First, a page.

The mechanics for both types of Hedgers are identical.  A Wheat Producer at risk to prices falling can acquire a short Futures position which will rise in value as the prices fall.  For the Processor they can obtain a long Futures position that will rise in value as prices rally, allowing the Processor to use the profits from this Futures transaction to offset the higher cash price when they need it for processing.

Even Hedgers cannot plan the perfect Hedge all the time.  During the life of the Hedge something called “Basis” can impact their Hedges.  Basis is the difference between the cash crop of Wheat and the Futures contract being used to deliver or Hedge with.  Items like storage facility cost, transportation of the crop and interest rates to purchase the crop on credit can affect the Basis during a Hedge.

Due to these variables affecting the Basis a Hedger might have prices inadvertently go against his position and will need to meet margin calls (the need to replenish his account with cash) to maintain his Hedge.  This is where using long Options may be more beneficial to Hedge with.

Let’s face it, Commodity prices can be very volatile.  At times even a Hedger is scratching his head wondering where the price will stop moving up or down.  This is one of the reasons that Hedgers like to use long Options positions.

A Producer can use a long Put Option to protect their downside price risk.  By purchasing the Put the Hedger can only lose what premium they pay for the right to own a short Futures position at the Strike price selected at the time of Option purchase.  In the event the Wheat market continues to rally (Producer technically is long the Cash Wheat market because he owns the crop) for some unknown reason the Hedger will only lose his Option premium paid, but will not have to face margin calls if he had a short Futures contract as a Hedge.  As prices rally the Hedger can possibly offset his Options premium losses by the higher prices in the Wheat market that he will regain at harvest time.

A Processor can use a long Call Option to protect their upside price risk.  Processors like to buy a Commodity as cheaply as possible to help increase their profit margin after processing the product and selling it.  If a Commodity has a supply shortage the price can rally quickly causing the Processor to have to pay much higher prices for the Commodity when they need it for Processing.  These higher prices are then passed on to you and I the consumer of the product.  By purchasing the Call the Hedger can only lose what premium they pay for the right to own a long Futures position at the Strike price selected at the time of the Option purchase.  For the Processor if the prices fall they will be able to purchase the Commodity at a much cheaper price later in the cash market.  If the price falls far enough the Hedger will recoup their premium loss back from what they save on buying the Commodity later.  The Processor is protected from margin calls from Futures contracts because they purchased Call Options instead to Hedge with.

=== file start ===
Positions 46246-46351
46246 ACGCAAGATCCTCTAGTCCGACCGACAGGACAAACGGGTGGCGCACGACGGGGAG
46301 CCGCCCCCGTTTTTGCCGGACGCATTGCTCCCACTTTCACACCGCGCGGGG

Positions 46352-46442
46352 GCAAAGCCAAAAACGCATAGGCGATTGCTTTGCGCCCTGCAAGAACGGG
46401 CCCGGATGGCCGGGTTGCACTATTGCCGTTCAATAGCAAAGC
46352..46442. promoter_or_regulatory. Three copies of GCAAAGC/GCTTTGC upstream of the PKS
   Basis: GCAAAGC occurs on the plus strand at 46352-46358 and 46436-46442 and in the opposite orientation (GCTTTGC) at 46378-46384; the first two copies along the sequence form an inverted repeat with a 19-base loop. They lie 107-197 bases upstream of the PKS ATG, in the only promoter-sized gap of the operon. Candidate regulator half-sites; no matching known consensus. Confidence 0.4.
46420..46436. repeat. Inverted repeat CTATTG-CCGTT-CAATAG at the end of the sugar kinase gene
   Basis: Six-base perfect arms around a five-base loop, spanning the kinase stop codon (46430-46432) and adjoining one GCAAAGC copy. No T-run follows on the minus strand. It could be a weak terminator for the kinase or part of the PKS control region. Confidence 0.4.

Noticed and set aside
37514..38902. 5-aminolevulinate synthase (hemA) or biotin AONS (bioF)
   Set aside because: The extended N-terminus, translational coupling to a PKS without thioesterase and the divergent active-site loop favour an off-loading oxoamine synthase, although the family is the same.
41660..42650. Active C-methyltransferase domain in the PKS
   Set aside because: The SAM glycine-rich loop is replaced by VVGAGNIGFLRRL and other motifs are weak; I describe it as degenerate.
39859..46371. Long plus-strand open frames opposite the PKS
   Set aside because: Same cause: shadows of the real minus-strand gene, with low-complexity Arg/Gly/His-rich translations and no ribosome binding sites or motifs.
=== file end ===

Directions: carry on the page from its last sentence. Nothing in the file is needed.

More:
These were some very simplistic examples of how a Hedger might use the Options market to Hedge their price risk.  The biggest advantage to buying the option is the limited risk of just the premium they paid.  If a Hedger shorts an Option there is unlimited risk for a limited profit potential.

Options can become complex quickly by being influenced by variables including time remaining to contract expiration (time value), underlying Commodity volatility (speed of market price changes), interest rates can impact Options premiums and then there are the “Greeks” of Options.  Understanding Delta, Gamma, Intrinsic Values etc…..  I would strongly recommend attending one of our Options classes at Online Trading Academy to better know how to use Options to your advantage if you do not thoroughly understand Options.

“People rarely succeed unless they have fun in what they are doing.”  Dale Carnegie

– Don Dawson

DISCLAIMER This newsletter is written for educational purposes only. By no means do any of its contents recommend, advocate or urge the buying, selling or holding of any financial instrument whatsoever. Trading and Investing involves high levels of risk. The author expresses personal opinions and will not assume any responsibility whatsoever for the actions of the reader. The author may or may not have positions in Financial Instruments discussed in this newsletter. Future results can be dramatically different from the opinions expressed herein. Past performance does not guarantee future results. Reprints allowed for private reading only, for all else, please obtain permission.